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2014-08-27 18:25:00

LITTLE CHANCE OF EUROPE

FITCH: LITTLE CHANCE OF EUROPE

Europe is unlikely to be able to reduce its reliance on Russian natural gas for at least the next decade and potentially much longer, Fitch Ratings says. At best the European Union may be able to avoid significantly increasing its gas purchases from Russia.

Any attempt to improve energy security by reducing European reliance on Russia would require either a significant reduction in overall gas demand or a big increase in alternative sources of supply, but neither of these appears likely.

We believe the recovering European economy will push up energy consumption in the coming years, helping offset energy efficiency measures, while environmental concerns will limit any further switch to electricity generation from other hydrocarbons or nuclear power.

We therefore expect European demand for natural gas to grow slightly until the mid-2020s. After that it is likely to accelerate as gas-fired electricity generation replaces old coal and nuclear capacity, although renewables will also fill some of this gap. Even if coal-fired and nuclear energy were favoured over gas, the impact on energy security would be limited because Russia also supplies 26% of the EU's hard coal and is the sole supplier of fuel rods to nuclear power plants in several countries.

European shale gas remains in its infancy and we believe it will take at least a decade for production to reach meaningful volumes. By that point it would probably only offset the decline in production from Europe's conventional gas wells.

Piped gas imports from markets other than Russia are also likely to remain limited. We believe the Trans Anatolian Gas Pipeline is the only viable non-Russian pipeline under consideration. This could provide 31 billion cubic metres of gas a year by 2026, but that is not enough to cover the incremental increase in gas demand we expect over the period, let alone replace any supplies from Russia.

A third alternative source is liquefied natural gas, as global liquefaction capacity is set to increase by around 70bcm a year by end-2017. But much of this new capacity is tied to long-term supply contracts and spare capacity in global LNG is likely to remain tight, in the tens of bcm. We do expect new LNG supplies to be signed up by Europe, but the LNG market is unlikely to be large enough to gain market share against Russian gas.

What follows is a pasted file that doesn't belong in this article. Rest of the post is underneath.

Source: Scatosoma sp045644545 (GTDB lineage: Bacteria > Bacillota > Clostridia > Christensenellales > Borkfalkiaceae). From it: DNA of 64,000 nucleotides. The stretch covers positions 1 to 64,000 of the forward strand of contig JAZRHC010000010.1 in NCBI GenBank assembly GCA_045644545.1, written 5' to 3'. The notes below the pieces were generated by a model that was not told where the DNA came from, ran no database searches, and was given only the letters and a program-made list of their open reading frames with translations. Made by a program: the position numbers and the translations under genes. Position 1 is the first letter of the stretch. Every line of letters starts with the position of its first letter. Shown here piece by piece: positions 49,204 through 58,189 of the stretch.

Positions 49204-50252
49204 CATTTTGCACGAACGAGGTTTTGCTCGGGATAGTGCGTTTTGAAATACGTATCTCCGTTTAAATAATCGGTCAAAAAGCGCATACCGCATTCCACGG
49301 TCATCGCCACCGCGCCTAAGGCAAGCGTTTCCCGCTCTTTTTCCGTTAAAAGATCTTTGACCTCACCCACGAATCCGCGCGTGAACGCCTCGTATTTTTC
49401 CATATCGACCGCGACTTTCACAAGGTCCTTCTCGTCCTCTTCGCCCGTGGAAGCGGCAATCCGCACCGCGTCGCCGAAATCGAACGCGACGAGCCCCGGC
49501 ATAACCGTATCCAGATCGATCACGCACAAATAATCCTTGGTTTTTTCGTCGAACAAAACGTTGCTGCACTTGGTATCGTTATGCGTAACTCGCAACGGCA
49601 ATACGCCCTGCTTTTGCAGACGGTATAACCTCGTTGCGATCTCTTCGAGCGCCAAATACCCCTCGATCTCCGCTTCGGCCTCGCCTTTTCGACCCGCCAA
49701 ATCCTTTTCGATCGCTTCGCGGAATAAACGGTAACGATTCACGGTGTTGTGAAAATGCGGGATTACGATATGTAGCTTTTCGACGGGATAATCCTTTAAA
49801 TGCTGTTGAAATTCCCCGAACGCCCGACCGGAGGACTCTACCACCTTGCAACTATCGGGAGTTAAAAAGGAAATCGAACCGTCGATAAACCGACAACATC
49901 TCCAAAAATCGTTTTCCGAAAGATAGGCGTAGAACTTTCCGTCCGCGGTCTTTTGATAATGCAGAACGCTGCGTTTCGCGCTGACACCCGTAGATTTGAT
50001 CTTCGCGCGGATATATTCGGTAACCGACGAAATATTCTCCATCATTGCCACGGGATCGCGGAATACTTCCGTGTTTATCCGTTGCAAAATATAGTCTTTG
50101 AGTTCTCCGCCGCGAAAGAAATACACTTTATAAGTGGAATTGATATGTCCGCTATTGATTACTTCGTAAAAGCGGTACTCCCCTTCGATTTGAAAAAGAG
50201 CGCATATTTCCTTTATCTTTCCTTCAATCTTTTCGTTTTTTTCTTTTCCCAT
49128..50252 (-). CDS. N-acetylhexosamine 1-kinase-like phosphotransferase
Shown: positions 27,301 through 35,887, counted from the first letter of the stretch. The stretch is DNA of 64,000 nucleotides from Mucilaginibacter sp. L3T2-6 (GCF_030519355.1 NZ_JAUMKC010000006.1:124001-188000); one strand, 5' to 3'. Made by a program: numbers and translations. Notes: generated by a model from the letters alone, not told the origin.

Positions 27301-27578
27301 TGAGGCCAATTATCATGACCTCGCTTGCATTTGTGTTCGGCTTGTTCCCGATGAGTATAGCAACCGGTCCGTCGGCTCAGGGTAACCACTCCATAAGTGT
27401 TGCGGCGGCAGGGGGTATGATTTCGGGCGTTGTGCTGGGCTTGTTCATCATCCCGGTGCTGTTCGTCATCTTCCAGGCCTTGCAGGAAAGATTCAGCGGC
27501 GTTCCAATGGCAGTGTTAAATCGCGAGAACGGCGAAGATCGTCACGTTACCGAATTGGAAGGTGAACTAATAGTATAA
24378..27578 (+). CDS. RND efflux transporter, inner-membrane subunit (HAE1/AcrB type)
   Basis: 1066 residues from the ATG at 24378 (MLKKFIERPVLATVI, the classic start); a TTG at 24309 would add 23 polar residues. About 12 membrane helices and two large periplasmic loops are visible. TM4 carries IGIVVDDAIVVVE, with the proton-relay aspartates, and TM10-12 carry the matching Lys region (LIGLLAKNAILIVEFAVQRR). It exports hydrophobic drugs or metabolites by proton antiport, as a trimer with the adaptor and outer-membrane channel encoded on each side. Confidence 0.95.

fitchratings.com

Tags: RUSSIA, EUROPE, GAS, FITCH
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OIL PRICE: NEAR $79 STILL

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RUSSIA'S OIL PRODUCTION: 11.3 MBD

FITCH: LITTLE CHANCE OF EUROPE September, 21, 10:45:00

UNEXPECTED OIL PRICES

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OIL MARKET UNCERTAINTY

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OPEC-NON-OPEC DECISIONS

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U.S. CAPITAL EXPENDITURES UP

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Chronicle:

FITCH: LITTLE CHANCE OF EUROPE
2018, September, 21, 10:25:00

U.S. ENERGY CASH: $119 BLN

U.S. EIA - Energy companies’ free cash flow—the difference between cash from operations and capital expenditure—was $119 billion for the four quarters ending June 30, 2018, the largest four-quarter sum during 2013–18 Companies reduced debt for seven consecutive quarters, contributing to the lowest long-term debt-to-equity ratio since third-quarter 2014

FITCH: LITTLE CHANCE OF EUROPE
2018, September, 21, 10:20:00

WORLD OIL DEMAND: 100.23 MBD

OPEC - Total oil demand for 2018 is now estimated at 98.82 mb/d. In 2019, world oil demand growth is forecast to rise by 1.41 mb/d. Total world oil demand in 2019 is now projected to surpass 100 mb/d for the first time and reach 100.23 mb/d.

FITCH: LITTLE CHANCE OF EUROPE
2018, September, 21, 10:15:00

IRAQ'S OIL: NO RECORD

ARAB NEWS - Oil exports from southern Iraq are heading for a record high this month, two industry sources said, adding to signs that OPEC’s second-largest producer is following through on a deal to raise supply and local unrest is not affecting shipments.

FITCH: LITTLE CHANCE OF EUROPE
2018, September, 21, 10:10:00

NATURAL GAS EXPORT UP

PLATTS - The International Energy Agency expects the US to account for 75% of the global growth in natural gas exports over the next five years, a bullish outlook for LNG developers facing challenges at home getting projects off the ground and abroad with tariffs affecting trade flows.

All Publications »